Third, the advent of weapons with warheads described as “variable yield,” “low yield,” “clean” (sic), or “mini nukes” has encouraged declarations at the highest levels in the US that, under certain circumstances, nuclear weapons have “tactical” utility. And they are a matter of pride: as the head of US Strategic Command told a congressional committee in 2020, these innovations made him “proud to be an American.”

Fourth, this embrace of tactical nuclear weapons cannot be separated from the explicit intention to envisage nuclear weapons as inescapably enmeshed in the overarching concept of deterrence. Put another way, for Admiral Richard, and those of a like mind, there is no meaningful distinction to be made between conventional and nuclear deterrence: they comprise a single entity, the former being dependent on the latter for its intellectual and strategic credibility.

By extension the fifth comes into focus: the US to continuing to reserve to itself the right to a nuclear first strike. In 2020, in testimony before the Senate Armed Services Committee, General Tod Wolters, commander of US European Command and Supreme Allied Commander Europe, went so far as to enthuse over it with this endorsement: “I’m a fan of flexible first use policy.”

Sixth and finally, there is nuclear deterrence itself. The term is employed in polite conversation as though it was simply a technical description; in reality, however, it is an obscenity and this becomes obvious when its explicit principle is confronted.

In simple terms it is a mutual suicide pact to the preserve the status quo of the time. Richard Tanter on this site has accurately described Australia’s position within the alliance and under the nuclear umbrella as one which it expects the US to commit genocide in the name of the country’s defence.

An important point is missed here: this understanding or expectation has never been put to the Australian people. And even if they agreed it is moral and ethical nonsense. In a democracy worthy of the name, the governed cannot order the government to commit crimes against humanity, nor, in the absence of such an ordnance, can the government arrogate to itself the right to commit crimes against humanity on behalf of the people.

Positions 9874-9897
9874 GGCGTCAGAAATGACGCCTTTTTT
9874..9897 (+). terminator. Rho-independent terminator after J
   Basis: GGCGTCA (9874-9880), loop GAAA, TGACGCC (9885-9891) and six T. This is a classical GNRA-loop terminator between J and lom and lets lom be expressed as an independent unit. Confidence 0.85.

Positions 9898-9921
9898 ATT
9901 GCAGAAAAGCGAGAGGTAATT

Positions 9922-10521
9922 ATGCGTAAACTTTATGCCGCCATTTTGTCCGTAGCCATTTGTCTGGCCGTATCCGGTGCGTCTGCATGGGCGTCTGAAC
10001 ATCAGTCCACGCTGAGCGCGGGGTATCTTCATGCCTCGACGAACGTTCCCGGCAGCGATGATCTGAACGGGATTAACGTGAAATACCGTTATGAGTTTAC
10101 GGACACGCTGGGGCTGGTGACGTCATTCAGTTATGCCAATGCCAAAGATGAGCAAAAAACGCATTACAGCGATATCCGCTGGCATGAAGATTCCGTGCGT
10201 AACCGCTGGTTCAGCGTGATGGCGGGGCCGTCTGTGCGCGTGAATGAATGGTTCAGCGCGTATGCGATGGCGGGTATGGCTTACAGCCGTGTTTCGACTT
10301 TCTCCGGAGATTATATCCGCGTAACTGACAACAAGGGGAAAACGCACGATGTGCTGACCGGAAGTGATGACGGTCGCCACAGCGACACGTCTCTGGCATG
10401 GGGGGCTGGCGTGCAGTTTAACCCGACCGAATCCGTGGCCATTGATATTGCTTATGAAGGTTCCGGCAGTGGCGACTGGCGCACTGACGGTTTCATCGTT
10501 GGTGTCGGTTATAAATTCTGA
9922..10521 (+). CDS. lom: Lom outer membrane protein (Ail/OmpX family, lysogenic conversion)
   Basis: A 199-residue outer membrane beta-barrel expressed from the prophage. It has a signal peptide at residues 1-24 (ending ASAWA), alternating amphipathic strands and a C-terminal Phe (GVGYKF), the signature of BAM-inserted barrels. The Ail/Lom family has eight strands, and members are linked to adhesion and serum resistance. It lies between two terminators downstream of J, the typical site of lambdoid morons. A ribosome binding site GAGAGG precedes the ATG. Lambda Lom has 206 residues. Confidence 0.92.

The chances for this essentially Faustian Bargain to be disrupted appear to be on a spectrum between slim and zero if recent developments are any guide.

Reports in the US repeat that the claim that that one of the reasons the first strike option must be retained is that America’s allies — Australia to the fore — demand it. ASPI, pre-eminent adviser to the government, evidently approves. But the government? Silent on such matters.

It is stance that is at least consistent with the decision in October 2017 not to support a UN General Assembly resolution outlawing nuclear weapons, and the refusal, two months later, to congratulate Beatrice Fihn, the director of the Melbourne-based International Campaign to Abolish Nuclear Weapons (ICAN) on being awarded the Nobel Peace Prize.
What reigns, then, is a strange amalgam of a fear-based system which supported by deliberate absent-mindedness. And that’s a generous interpretation for a polity whose policy elites are somehow psychologically reassured by the US strategy (such as it is).

But the explicit nature of the thing called nuclear deterrence is more properly seen in the first instance as a societal delusion that nuclear deterrence, against all of the historical evidence that it has so often nearly come to ruin, is infinitely survivable.

What is even more troubling is that to actually believe in it, to support it, to proselytise in its favour is enter the mindset of those, who for less transgressions than nuclear weapons will minimally wreak, are classified as psychopaths, or criminally insane.